It’s got to be said that this sounds like an excellent deal, since that’s for the full 32GB version of a device that retails for £199. You end up paying a further £193 or just under £11 a month for your newspaper. And it’s cheaper still if you pay up front for the lot – £299.
This is precisely the kind of deal that I suggested newspapers should be making two and a half years ago.
I’d like to see a newspaper group really do something clever. A deal to give me a free iPad (or similar – because we all know that the iPad is vastly over-priced) if I take up a two year subscription – like my mobile phone company does.
Perhaps it has only been with the advent of inexpensive yet powerful tablets like the Nexus 7, that such deals become possible?
Which brings me onto my next issue. The lack of Android support – The Times excepted – across the newspaper industry. With the Nexus 7 and Kindle Fire surely flying off shelves this Christmas, the likelihood is that they’re going to rapidly take a significant market share.
As a user, I believe that the 7 inch format is a much convenient one for travelling with and reading on the go. It slips into pockets and bags much more easily than 10 inch tablets do, and the price point makes it affordable to a much larger range of consumers.
Where once upon a time, it was entirely understandable that companies developed for the iPad first and then considered their options before moving onto another platform, it seems to me that it’s actually essential that today they develop in parallel for Android. Indeed, such is the state of play currently, they’ll probably have more standout in the Google Play Store than they will in Apple’s iTunes Store.
Newspapers are simply missing a trick by not pushing fully featured Android applications out.
Even worse – sometimes when they do it’s that most awful of things, an exclusive partner tie-up. Take for example The Guardian’s Eyewitness app. It’s available to buy on iTunes for £1.49 and presents a range of stunning photos in tablet form that builds from what’s available in the paper and online. One of the reasons I love the printed paper is the massive Eyewitness photos usually spread over the centre pages.The power of a photograph can never be underestimated.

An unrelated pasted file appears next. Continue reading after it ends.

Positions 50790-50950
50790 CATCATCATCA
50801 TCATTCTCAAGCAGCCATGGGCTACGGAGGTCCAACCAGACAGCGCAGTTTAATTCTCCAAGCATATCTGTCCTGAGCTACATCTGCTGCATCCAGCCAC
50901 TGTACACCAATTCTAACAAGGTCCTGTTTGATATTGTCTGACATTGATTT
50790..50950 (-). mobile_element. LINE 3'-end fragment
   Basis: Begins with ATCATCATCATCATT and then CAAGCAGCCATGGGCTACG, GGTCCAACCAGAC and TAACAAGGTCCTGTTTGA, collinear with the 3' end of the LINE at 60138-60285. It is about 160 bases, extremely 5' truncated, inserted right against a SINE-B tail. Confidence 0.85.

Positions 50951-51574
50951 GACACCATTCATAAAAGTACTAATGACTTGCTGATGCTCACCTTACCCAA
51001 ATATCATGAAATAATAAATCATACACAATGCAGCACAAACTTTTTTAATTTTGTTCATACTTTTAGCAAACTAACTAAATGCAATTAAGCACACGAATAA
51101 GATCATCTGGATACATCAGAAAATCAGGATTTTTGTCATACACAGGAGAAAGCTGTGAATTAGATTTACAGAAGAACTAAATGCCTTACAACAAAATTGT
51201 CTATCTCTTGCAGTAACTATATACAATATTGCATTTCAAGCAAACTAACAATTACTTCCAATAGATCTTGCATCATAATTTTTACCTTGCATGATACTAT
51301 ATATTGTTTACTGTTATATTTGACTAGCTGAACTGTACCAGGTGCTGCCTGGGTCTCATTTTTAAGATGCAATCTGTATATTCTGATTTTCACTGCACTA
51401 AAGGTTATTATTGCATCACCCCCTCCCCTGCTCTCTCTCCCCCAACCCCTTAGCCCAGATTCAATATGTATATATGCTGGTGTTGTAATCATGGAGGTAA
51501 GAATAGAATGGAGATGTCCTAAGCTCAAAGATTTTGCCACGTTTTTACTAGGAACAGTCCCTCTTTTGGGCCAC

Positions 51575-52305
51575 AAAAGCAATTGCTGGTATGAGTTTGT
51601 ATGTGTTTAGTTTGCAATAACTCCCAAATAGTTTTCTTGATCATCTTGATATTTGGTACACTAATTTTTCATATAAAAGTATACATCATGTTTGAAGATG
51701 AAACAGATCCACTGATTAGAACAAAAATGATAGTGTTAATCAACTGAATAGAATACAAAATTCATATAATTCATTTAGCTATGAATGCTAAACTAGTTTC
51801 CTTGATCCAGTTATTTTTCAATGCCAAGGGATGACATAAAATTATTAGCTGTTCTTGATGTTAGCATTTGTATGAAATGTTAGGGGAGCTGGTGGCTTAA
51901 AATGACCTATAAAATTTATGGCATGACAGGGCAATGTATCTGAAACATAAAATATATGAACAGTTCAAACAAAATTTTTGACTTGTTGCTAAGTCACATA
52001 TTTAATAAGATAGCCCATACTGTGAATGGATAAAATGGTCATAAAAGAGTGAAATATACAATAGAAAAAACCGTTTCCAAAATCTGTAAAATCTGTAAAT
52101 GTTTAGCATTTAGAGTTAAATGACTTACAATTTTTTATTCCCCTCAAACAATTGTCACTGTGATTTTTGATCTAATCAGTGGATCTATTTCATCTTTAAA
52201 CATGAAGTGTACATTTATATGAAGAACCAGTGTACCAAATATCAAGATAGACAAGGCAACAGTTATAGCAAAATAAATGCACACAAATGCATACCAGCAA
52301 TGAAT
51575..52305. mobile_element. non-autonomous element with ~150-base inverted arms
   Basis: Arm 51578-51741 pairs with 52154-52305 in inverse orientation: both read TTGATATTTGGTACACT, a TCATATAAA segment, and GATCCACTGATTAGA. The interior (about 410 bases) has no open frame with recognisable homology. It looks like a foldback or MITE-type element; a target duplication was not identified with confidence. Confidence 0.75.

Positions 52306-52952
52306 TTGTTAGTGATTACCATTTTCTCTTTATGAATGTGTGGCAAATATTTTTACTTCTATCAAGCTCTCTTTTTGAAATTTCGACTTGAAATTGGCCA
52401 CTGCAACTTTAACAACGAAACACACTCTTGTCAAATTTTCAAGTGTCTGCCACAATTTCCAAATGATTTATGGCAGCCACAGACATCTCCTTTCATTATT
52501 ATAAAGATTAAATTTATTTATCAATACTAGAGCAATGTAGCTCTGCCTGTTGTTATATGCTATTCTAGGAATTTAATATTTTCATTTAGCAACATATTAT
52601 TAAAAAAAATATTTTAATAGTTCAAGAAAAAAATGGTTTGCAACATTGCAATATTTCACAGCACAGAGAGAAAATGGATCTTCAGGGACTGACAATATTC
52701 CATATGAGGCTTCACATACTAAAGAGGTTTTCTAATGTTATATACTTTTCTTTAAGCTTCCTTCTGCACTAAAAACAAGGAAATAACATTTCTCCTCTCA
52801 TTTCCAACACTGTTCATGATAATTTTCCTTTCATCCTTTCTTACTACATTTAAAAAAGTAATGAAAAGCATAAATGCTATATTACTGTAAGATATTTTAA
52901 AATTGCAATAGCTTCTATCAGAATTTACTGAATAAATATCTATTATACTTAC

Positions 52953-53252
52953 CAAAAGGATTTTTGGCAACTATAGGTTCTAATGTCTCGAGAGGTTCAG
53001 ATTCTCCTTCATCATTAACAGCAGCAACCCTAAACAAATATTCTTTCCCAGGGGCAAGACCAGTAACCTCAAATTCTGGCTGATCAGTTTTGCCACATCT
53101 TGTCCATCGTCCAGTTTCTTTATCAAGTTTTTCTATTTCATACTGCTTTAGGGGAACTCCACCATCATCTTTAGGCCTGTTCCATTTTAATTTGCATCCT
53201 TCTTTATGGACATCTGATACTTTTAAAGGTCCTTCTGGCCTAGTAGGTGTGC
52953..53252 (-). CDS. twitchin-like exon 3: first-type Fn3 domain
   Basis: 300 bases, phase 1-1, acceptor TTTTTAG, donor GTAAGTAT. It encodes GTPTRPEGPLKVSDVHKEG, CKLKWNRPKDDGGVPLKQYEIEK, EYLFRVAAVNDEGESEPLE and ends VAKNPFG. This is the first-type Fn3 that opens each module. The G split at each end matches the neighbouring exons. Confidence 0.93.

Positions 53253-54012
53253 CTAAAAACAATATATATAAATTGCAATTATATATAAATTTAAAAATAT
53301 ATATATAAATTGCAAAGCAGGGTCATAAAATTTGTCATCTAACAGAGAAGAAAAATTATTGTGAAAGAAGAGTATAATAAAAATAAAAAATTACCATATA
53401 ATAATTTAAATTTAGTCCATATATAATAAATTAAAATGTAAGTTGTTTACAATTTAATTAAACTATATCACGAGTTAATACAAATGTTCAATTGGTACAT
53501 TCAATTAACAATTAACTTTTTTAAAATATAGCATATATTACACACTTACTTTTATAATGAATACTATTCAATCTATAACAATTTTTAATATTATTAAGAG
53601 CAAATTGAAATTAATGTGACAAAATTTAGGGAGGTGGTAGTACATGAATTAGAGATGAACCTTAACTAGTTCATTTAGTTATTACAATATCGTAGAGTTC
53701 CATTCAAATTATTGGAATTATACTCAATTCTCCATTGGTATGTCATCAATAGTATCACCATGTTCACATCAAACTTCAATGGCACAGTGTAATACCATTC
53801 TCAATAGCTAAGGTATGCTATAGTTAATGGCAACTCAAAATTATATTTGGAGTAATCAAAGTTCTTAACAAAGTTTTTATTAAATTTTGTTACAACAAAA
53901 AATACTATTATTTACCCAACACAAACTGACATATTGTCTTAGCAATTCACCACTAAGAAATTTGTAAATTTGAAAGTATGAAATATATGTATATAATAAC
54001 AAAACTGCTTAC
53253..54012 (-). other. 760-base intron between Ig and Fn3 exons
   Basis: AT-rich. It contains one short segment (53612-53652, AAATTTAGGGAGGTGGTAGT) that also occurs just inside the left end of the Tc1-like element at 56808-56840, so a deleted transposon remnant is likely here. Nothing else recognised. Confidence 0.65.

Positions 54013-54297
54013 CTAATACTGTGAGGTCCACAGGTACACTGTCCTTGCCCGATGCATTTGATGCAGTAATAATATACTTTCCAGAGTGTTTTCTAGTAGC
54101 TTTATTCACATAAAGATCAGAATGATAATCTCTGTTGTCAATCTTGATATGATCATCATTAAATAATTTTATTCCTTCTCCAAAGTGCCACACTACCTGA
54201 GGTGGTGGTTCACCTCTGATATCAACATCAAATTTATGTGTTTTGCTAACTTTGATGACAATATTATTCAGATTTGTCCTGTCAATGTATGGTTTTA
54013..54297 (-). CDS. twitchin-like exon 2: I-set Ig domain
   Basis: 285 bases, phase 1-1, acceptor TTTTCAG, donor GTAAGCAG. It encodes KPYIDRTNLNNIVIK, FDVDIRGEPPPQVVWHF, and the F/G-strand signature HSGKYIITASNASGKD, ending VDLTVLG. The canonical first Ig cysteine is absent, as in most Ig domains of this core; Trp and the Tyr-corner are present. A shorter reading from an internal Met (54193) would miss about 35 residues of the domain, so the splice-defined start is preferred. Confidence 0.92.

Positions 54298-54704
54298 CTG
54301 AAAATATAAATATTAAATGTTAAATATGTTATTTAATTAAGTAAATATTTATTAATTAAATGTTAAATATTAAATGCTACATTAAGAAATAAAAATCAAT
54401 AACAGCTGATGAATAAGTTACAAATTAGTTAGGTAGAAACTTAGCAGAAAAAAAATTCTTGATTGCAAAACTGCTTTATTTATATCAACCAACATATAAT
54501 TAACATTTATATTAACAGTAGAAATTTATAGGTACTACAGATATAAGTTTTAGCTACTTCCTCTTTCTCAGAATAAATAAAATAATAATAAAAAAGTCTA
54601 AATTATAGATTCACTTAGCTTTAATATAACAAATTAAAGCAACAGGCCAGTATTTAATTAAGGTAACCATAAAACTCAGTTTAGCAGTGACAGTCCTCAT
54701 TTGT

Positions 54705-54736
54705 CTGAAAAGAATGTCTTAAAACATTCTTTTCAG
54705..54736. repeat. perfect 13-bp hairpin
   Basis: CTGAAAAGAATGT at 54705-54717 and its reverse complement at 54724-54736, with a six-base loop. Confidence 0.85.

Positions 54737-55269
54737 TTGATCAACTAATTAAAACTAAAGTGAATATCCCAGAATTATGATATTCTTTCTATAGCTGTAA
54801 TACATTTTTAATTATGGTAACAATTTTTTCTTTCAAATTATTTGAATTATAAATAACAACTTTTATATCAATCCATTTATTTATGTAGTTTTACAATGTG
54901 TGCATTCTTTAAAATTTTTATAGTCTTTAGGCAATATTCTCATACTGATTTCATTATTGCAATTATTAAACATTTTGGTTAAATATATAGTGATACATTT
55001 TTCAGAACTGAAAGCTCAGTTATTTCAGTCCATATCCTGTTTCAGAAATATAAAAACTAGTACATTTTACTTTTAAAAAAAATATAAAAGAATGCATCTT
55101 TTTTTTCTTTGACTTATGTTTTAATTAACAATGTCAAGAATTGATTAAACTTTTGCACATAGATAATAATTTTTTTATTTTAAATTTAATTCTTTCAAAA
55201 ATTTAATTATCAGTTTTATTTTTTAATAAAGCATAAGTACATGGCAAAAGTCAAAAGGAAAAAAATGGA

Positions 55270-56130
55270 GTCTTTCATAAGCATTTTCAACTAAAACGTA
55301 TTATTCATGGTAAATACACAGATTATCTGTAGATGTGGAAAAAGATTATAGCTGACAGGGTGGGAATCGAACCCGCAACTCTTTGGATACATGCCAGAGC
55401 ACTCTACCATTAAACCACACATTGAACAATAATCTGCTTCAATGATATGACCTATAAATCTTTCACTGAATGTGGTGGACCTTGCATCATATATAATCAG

Sadly, for what are clearly marketing purposes, The Guardian has only released an Android version of its Eyewitness app to users of the Amazon Kindle Fire. Despite being essentially an Android platform, it’s exclusively available for users of that device.
I’m waiting over here to pay good money for the app, but they don’t want it (or rather, they probably prefer Amazon’s slightly larger cheque). Ironically, because The Guardian has APIs, someone else has written an Android app that takes the available photos (not the full range that the paid apps deliver) and presents them to users in such a way as you might not realise that there was a premium app available.
Getting back to the start, what the closure of The Daily shows us is that solely appearing on tablets was a bit too much too soon. But that doesn’t mean that tablets – in some form or another – aren’t perhaps the most preferred way for newspaper to prosper in a digital age. The paper was clearly generating real revenue, as this excellent piece at the Nieman Journalism Lab points out. But the model didn’t work in a tablet-only environment. Multi-platform is essential for the scale to make paying for those journalists achievable.
Again, I’ve not read The Daily, because even though there seemingly was an Android version, I never heard about it. But I do know that if you’re not offering more than I can already get in the Metro or on websites built around agency copy, then you’ve not got a hope.
Put the resource in, and build good apps – for both iOS and Android. Ideally launching them simultaneously (it’s notable that Rovio launched the iOS and Android versions of Angry Birds Star Wars together, just as Xbox 360 and PS3 titles arrive together).
Use it to support your print proposition.
Be creative in how you market your offering. Heavily discounting devices is a great idea.
There still could be money to made here. Because if there isn’t, the industry really is in trouble.